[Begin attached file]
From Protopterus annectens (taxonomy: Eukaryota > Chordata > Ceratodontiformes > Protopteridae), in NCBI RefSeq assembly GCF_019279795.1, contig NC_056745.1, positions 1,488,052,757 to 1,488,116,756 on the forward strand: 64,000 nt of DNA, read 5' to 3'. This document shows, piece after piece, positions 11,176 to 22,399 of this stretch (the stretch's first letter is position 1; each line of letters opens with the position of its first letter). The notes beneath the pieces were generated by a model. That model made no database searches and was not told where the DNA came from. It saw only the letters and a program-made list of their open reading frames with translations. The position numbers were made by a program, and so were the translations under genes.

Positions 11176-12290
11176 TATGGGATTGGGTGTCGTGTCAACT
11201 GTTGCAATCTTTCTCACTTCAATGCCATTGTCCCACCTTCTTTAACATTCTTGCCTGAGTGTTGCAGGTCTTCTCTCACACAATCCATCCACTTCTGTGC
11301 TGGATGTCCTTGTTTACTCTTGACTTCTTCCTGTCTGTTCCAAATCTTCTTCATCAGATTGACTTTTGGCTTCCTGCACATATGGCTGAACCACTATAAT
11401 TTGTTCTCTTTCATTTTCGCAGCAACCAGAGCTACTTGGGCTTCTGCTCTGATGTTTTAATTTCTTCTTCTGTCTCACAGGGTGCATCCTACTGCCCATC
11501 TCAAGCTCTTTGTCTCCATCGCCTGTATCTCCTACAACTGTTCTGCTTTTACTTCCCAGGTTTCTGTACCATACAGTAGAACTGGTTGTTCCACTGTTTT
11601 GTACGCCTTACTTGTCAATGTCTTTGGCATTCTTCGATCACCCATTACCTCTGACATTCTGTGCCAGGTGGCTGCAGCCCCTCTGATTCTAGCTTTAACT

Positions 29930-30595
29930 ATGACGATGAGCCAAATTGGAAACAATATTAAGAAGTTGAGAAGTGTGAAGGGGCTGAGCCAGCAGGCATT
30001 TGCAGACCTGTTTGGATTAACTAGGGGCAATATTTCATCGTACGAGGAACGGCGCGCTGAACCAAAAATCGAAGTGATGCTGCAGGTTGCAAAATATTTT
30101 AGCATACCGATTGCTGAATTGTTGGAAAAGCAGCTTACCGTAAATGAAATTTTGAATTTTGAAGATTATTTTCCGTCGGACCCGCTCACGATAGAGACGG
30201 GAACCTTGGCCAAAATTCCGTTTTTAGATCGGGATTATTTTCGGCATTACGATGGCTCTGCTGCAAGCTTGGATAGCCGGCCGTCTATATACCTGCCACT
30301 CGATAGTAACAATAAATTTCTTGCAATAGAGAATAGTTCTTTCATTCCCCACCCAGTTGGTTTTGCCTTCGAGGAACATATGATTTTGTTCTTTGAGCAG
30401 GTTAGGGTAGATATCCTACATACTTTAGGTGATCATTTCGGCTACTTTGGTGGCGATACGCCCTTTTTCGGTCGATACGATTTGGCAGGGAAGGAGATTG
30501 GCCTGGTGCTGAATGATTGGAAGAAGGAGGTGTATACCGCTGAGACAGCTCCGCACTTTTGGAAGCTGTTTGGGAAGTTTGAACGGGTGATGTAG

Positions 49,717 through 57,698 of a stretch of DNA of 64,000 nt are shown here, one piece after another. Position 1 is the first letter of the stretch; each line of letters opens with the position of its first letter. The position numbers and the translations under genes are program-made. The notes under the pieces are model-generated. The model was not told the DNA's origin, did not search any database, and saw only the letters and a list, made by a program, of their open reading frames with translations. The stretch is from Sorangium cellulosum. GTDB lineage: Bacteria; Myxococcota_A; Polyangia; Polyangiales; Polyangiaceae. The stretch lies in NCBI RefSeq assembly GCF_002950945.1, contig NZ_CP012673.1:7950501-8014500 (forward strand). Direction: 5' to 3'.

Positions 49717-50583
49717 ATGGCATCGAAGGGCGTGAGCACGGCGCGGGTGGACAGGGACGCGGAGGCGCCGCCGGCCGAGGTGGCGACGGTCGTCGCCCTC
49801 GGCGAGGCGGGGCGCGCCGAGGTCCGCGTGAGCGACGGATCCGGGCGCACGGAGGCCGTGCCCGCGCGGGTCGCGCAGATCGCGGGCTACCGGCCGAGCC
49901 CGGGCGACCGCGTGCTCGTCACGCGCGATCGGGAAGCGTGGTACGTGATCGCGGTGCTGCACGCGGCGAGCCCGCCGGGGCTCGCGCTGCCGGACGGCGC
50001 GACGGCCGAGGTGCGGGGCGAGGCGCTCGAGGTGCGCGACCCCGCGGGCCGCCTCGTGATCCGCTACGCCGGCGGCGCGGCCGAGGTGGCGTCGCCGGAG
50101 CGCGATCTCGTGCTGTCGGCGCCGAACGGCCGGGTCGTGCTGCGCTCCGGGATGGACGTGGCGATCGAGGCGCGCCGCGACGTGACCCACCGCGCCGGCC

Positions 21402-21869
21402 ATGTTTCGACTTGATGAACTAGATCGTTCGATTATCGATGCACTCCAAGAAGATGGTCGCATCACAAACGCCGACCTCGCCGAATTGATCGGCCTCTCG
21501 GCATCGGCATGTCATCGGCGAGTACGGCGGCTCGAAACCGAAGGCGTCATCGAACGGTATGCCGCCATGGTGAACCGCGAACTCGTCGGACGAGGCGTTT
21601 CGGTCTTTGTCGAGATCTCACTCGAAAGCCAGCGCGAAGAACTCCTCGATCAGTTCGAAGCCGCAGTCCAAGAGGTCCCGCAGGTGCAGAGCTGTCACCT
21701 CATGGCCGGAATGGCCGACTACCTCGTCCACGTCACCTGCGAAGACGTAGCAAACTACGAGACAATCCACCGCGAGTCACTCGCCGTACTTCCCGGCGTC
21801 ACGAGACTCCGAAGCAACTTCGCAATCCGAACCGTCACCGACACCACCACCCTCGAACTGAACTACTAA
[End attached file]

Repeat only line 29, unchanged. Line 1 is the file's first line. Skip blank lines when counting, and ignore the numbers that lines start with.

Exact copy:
21801 ACGAGACTCCGAAGCAACTTCGCAATCCGAACCGTCACCGACACCACCACCCTCGAACTGAACTACTAA